2016 - BPsySc (Hons)
A substantial amount of research into victim blaming and secondary victimization has shown when people perceive the victim as blameworthy in the situation, they will be less punitive or react less negatively to the perpetrator, however when the victim is deemed “innocent”, people are more punitive towards the perpetrator, and blame the perpetrator more (Bal & van den Bos, 2015; Hayes, Lorenz, & Bell, 2013; Kaplan, 2012; Landström, Strömwall, & Alfredsson, 2015).
It can be said that the underlying construct of this effect is personal threat. When people observe a crime that they can relate to because they identify with the victim, and or they could see themselves behaving in the same way under the same circumstances, people will blame the victim less and become more punitive toward the perpetrator as a form of self-protection.
The current study aimed to investigate how a victim’s similarity and their level of control in the scenario contribute additively to effect participant’s recommended punishment for the crime, and participant’s blame assignment to the victim and perpetrator, for a legally equitable crime. In line with previous research, it was predicted that there will be a main effect of victim similarity such that participants who were similar to the victims would react more negatively to the perpetrator in the form of greater support for harsher punishment, than participants who were dissimilar to the victims (Hypothesis 1).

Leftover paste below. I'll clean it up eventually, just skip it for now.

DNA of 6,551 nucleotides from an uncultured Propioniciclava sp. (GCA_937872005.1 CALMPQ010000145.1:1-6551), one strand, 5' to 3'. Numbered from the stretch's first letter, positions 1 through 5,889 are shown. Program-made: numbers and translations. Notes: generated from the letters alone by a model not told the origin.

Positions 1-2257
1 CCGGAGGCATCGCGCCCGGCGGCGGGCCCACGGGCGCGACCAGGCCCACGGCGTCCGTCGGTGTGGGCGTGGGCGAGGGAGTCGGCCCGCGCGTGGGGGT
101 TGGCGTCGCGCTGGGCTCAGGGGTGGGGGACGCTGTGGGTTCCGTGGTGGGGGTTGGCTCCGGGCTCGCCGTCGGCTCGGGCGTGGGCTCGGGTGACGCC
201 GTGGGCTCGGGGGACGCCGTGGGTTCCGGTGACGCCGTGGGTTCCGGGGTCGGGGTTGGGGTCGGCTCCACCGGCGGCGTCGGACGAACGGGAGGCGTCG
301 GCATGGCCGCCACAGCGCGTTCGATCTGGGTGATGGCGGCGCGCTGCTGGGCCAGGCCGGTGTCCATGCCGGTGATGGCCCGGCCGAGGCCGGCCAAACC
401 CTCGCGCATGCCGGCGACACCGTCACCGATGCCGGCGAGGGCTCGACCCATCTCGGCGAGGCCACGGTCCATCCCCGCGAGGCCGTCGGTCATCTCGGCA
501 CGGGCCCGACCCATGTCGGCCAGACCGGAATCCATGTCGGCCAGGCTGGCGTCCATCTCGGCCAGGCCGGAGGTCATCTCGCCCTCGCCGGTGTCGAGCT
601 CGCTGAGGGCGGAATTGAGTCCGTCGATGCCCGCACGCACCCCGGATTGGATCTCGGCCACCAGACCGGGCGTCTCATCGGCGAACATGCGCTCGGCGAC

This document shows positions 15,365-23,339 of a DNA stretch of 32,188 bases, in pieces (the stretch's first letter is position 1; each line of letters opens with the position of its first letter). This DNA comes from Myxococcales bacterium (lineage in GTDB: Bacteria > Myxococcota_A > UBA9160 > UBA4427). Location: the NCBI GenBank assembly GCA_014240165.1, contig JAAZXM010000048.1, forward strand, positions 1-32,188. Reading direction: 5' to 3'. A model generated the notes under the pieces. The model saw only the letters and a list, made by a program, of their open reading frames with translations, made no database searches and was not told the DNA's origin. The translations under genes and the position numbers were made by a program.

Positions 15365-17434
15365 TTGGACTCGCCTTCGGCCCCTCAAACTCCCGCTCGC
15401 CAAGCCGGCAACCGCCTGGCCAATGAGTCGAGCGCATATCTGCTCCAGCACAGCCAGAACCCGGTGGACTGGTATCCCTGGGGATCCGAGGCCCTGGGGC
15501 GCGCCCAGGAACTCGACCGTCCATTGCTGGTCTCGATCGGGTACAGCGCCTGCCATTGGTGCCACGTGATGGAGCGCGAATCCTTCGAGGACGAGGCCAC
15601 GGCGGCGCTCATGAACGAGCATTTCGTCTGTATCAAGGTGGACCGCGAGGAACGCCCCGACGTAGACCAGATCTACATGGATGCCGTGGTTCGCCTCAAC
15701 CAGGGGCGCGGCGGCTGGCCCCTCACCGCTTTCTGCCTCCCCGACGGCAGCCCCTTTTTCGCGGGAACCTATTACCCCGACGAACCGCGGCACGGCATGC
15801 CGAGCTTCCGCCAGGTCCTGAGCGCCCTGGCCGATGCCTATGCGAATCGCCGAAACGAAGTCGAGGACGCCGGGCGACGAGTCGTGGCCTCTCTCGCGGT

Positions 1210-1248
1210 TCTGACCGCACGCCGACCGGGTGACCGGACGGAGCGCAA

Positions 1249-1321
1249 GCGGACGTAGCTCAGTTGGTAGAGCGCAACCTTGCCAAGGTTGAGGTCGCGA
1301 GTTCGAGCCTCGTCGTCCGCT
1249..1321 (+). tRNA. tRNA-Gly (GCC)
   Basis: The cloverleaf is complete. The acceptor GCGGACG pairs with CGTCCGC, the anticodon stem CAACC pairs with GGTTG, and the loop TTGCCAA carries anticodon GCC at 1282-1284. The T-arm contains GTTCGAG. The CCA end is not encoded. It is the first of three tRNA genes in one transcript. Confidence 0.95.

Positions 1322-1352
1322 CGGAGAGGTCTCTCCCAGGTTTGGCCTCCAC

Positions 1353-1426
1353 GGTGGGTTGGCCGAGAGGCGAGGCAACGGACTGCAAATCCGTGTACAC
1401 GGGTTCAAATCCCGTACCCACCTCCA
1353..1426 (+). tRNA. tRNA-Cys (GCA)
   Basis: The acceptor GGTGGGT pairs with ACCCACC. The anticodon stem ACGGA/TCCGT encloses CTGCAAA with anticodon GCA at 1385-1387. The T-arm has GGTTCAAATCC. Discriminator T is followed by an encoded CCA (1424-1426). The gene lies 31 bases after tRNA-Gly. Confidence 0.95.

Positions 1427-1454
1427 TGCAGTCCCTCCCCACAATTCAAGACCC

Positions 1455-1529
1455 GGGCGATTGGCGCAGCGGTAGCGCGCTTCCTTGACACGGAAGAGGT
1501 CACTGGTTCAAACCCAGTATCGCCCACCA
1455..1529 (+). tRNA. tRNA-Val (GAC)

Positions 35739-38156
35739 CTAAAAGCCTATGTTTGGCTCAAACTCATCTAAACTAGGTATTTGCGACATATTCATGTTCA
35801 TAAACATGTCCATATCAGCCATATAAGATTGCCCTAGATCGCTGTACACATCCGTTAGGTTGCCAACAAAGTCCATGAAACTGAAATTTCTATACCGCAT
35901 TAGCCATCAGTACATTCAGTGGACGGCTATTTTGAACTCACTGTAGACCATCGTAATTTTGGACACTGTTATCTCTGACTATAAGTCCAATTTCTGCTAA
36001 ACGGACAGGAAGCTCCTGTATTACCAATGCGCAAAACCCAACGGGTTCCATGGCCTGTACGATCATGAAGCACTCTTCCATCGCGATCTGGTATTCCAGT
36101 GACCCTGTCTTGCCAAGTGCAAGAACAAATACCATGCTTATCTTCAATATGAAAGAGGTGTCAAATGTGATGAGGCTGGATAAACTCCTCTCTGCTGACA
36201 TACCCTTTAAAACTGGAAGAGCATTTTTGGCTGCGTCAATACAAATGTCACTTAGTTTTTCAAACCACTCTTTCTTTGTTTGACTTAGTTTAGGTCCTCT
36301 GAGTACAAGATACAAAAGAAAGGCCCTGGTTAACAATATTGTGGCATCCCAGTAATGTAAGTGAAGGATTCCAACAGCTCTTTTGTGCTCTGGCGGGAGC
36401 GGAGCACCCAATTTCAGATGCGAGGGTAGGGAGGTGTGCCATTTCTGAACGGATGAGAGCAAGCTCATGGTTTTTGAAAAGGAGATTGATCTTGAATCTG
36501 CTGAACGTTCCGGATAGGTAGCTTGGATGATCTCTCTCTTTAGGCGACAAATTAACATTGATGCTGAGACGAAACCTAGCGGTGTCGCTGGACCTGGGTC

In line with the counterfactual literature, it was predicted there will be a main effect of victim control such that victims who were perceived as having higher control would be seen as more blameworthy, thus participants would react less harshly to the perpetrator, than in cases where the victims had low perceived control (Hypothesis 2). Furthermore, it is predicted that the effect of similarity and control on support for harsher punishment, will be mediated by perceived personal threat (Hypothesis 3).